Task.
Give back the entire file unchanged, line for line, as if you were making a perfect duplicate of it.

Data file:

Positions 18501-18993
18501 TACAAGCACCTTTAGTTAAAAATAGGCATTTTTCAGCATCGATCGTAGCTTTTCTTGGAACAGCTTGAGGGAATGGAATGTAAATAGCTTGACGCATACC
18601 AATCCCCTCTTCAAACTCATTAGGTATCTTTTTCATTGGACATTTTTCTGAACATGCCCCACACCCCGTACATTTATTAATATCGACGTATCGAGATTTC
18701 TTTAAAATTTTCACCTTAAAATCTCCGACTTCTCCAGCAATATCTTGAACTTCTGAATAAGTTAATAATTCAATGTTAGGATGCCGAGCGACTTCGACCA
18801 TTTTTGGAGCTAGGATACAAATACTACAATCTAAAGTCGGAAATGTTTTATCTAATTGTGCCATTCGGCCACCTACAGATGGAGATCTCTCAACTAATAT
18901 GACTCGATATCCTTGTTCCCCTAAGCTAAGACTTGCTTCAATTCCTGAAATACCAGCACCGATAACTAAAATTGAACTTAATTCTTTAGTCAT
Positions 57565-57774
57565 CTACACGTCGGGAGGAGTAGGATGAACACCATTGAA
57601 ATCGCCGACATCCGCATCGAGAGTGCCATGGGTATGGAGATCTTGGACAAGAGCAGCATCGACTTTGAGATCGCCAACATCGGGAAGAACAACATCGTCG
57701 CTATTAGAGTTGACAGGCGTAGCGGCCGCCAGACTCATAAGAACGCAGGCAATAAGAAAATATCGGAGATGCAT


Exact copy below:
Positions 18501-18993
18501 TACAAGCACCTTTAGTTAAAAATAGGCATTTTTCAGCATCGATCGTAGCTTTTCTTGGAACAGCTTGAGGGAATGGAATGTAAATAGCTTGACGCATACC
18601 AATCCCCTCTTCAAACTCATTAGGTATCTTTTTCATTGGACATTTTTCTGAACATGCCCCACACCCCGTACATTTATTAATATCGACGTATCGAGATTTC
18701 TTTAAAATTTTCACCTTAAAATCTCCGACTTCTCCAGCAATATCTTGAACTTCTGAATAAGTTAATAATTCAATGTTAGGATGCCGAGCGACTTCGACCA
18801 TTTTTGGAGCTAGGATACAAATACTACAATCTAAAGTCGGAAATGTTTTATCTAATTGTGCCATTCGGCCACCTACAGATGGAGATCTCTCAACTAATAT
18901 GACTCGATATCCTTGTTCCCCTAAGCTAAGACTTGCTTCAATTCCTGAAATACCAGCACCGATAACTAAAATTGAACTTAATTCTTTAGTCAT
Positions 57565-57774
57565 CTACACGTCGGGAGGAGTAGGATGAACACCATTGAA
57601 ATCGCCGACATCCGCATCGAGAGTGCCATGGGTATGGAGATCTTGGACAAGAGCAGCATCGACTTTGAGATCGCCAACATCGGGAAGAACAACATCGTCG
57701 CTATTAGAGTTGACAGGCGTAGCGGCCGCCAGACTCATAAGAACGCAGGCAATAAGAAAATATCGGAGATGCAT